To stem this loss of revenue, Congress enacted section 3505. See Coconut Grove Bank, 545 F.2d at 505; Algernon Blair, Inc., 441 F.2d at 1381. It imposes liability on lenders, sureties, and other third parties in two specific situations. First, section 3505(a) provides, in pertinent part, that:
if a lender, surety, or other person, who is not an employer with respect to an employee . . . pays wages directly to such employee . . . such lender, surety, or other person shall be liable in his own person and estate to the United States in a sum equal to the taxes (together with interest) required to be deducted and withheld [emphasis added].
Similarly, section 3505(b) provides, in pertinent part, that:
[i]f a lender, surety, or other person supplies funds to . . . an employer for the specific purpose of paying wages of the employees of such employer, with actual notice or knowledge . . . that such employer does not intend to or will not be able to make timely payment or deposit of the amounts of tax required . . . to be deducted and withheld by such employer . . . such lender, surety, or other person shall be liable in his own person and estate to the United States in a sum equal to the taxes (together with interest) which are not paid over to the United States by such employer [emphasis added].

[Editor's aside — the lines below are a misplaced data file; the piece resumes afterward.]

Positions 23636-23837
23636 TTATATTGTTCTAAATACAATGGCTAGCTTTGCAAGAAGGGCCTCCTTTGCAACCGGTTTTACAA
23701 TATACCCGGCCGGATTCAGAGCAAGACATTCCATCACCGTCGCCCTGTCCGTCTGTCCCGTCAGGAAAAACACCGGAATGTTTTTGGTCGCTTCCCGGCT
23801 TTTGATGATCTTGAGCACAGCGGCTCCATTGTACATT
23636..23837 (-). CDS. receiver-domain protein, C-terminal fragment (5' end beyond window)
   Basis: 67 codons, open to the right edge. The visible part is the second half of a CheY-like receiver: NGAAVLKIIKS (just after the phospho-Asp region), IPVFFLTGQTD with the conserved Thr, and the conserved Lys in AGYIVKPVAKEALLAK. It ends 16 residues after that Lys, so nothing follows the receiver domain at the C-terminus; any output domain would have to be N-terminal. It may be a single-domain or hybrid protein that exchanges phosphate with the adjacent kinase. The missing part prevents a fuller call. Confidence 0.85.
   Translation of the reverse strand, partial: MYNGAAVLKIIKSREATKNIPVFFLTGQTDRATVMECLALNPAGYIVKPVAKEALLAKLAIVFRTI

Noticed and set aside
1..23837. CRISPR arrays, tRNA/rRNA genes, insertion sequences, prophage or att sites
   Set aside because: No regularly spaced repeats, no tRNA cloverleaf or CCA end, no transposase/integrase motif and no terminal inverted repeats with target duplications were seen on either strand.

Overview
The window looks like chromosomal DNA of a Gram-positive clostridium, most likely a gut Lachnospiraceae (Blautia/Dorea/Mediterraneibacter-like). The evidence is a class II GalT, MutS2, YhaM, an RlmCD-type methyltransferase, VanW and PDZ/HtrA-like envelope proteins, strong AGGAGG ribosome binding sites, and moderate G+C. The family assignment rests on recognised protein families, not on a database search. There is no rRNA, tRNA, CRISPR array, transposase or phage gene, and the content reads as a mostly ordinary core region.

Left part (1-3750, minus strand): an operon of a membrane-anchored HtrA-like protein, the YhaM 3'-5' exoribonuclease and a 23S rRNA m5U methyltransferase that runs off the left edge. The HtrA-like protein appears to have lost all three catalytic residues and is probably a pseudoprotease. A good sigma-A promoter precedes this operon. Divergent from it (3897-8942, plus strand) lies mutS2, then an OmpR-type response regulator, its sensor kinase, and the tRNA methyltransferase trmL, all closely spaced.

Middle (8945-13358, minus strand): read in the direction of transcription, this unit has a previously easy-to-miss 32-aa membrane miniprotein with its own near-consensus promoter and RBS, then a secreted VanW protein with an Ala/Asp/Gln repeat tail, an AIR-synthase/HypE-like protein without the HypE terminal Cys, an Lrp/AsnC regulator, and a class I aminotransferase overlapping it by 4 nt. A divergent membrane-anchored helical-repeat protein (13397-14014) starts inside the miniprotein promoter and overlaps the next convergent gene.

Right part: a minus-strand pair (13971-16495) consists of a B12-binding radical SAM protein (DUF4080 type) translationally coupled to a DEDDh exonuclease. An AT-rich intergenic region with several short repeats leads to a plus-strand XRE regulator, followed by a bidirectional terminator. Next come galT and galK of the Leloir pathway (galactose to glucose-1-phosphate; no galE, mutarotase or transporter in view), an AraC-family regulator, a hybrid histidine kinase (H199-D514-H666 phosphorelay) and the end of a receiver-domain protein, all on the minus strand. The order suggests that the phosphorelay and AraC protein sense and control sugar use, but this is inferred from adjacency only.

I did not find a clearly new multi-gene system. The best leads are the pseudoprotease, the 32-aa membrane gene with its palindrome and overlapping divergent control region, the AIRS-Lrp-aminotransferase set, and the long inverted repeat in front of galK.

In short, Congress thought it fair to impose liability on third parties like Jersey Shore in these two situations, because they sit in essentially the same position vis-a-vis control over payroll funds and access to information as the employer itself. See S. Rep. No. 1708, at 22 (observing that given the amount of information available to such third parties and the burden of proof upon the government, there is "no reason for distinguishing between the portion of the total wages which is owed and should be paid to employees . . . and the portion of the wages which is owed and should be paid to the Government"); H.R. Rep. No. 1884, at 20 (id.).
With this background, we turn to the issue posed by the present appeal; Whether the government's failure to provide Jersey Shore with notice of the assessments against Pennmount pursuant to I.R.C. § 6303(a) (1982) bars its suit to collect the Bank's liability under I.R.C. § 3505 (1982).
"When interpreting a statute, the starting point is of course the language of the statute itself. If the language is clear and unambiguous, and there is no 'clearly expressed legislative intention to the contrary, that language must ordinarily be regarded as conclusive." National Freight v. Larson, 760 F.2d 499, 503 (3d Cir.) (citation omitted), cert. denied, 474 U.S. 902, 106 S. Ct. 228, 88 L. Ed. 2d 227 (1985), quoting Consumer Prod. Safety Comm'n v. GTE Sylvania, 447 U.S. 102, 108, 64 L. Ed. 2d 766, 100 S. Ct. 2051 (1980).
Section 6303(a), the notice provision presently at issue, is found in Subtitle F of the Internal Code, which governs procedure under and administration of the internal revenue ...